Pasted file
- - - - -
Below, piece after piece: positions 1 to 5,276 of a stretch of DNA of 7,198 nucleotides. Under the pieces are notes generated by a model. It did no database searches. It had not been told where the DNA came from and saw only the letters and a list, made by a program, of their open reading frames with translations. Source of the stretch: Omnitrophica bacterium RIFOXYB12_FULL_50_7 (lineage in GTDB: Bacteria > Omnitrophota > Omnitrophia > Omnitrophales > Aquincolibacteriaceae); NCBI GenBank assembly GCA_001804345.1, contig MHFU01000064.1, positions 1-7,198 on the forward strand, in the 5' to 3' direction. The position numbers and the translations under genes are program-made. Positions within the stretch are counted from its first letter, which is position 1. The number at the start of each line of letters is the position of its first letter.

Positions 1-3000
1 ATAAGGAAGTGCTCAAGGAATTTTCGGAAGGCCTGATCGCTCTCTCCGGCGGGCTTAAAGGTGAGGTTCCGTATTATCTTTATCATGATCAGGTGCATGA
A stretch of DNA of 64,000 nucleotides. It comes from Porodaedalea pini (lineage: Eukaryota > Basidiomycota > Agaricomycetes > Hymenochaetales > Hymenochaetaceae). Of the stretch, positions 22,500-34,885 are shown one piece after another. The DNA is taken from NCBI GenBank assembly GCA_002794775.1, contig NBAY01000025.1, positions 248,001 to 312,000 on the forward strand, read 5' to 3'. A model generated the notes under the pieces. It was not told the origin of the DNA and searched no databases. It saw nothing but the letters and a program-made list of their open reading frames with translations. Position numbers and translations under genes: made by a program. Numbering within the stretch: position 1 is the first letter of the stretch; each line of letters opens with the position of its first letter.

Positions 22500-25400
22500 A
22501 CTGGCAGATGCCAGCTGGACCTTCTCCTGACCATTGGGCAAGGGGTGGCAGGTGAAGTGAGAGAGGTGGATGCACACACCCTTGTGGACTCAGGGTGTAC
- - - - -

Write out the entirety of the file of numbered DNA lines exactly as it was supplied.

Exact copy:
Below, piece after piece: positions 1 to 5,276 of a stretch of DNA of 7,198 nucleotides. Under the pieces are notes generated by a model. It did no database searches. It had not been told where the DNA came from and saw only the letters and a list, made by a program, of their open reading frames with translations. Source of the stretch: Omnitrophica bacterium RIFOXYB12_FULL_50_7 (lineage in GTDB: Bacteria > Omnitrophota > Omnitrophia > Omnitrophales > Aquincolibacteriaceae); NCBI GenBank assembly GCA_001804345.1, contig MHFU01000064.1, positions 1-7,198 on the forward strand, in the 5' to 3' direction. The position numbers and the translations under genes are program-made. Positions within the stretch are counted from its first letter, which is position 1. The number at the start of each line of letters is the position of its first letter.

Positions 1-3000
1 ATAAGGAAGTGCTCAAGGAATTTTCGGAAGGCCTGATCGCTCTCTCCGGCGGGCTTAAAGGTGAGGTTCCGTATTATCTTTATCATGATCAGGTGCATGA
A stretch of DNA of 64,000 nucleotides. It comes from Porodaedalea pini (lineage: Eukaryota > Basidiomycota > Agaricomycetes > Hymenochaetales > Hymenochaetaceae). Of the stretch, positions 22,500-34,885 are shown one piece after another. The DNA is taken from NCBI GenBank assembly GCA_002794775.1, contig NBAY01000025.1, positions 248,001 to 312,000 on the forward strand, read 5' to 3'. A model generated the notes under the pieces. It was not told the origin of the DNA and searched no databases. It saw nothing but the letters and a program-made list of their open reading frames with translations. Position numbers and translations under genes: made by a program. Numbering within the stretch: position 1 is the first letter of the stretch; each line of letters opens with the position of its first letter.

Positions 22500-25400
22500 A
22501 CTGGCAGATGCCAGCTGGACCTTCTCCTGACCATTGGGCAAGGGGTGGCAGGTGAAGTGAGAGAGGTGGATGCACACACCCTTGTGGACTCAGGGTGTAC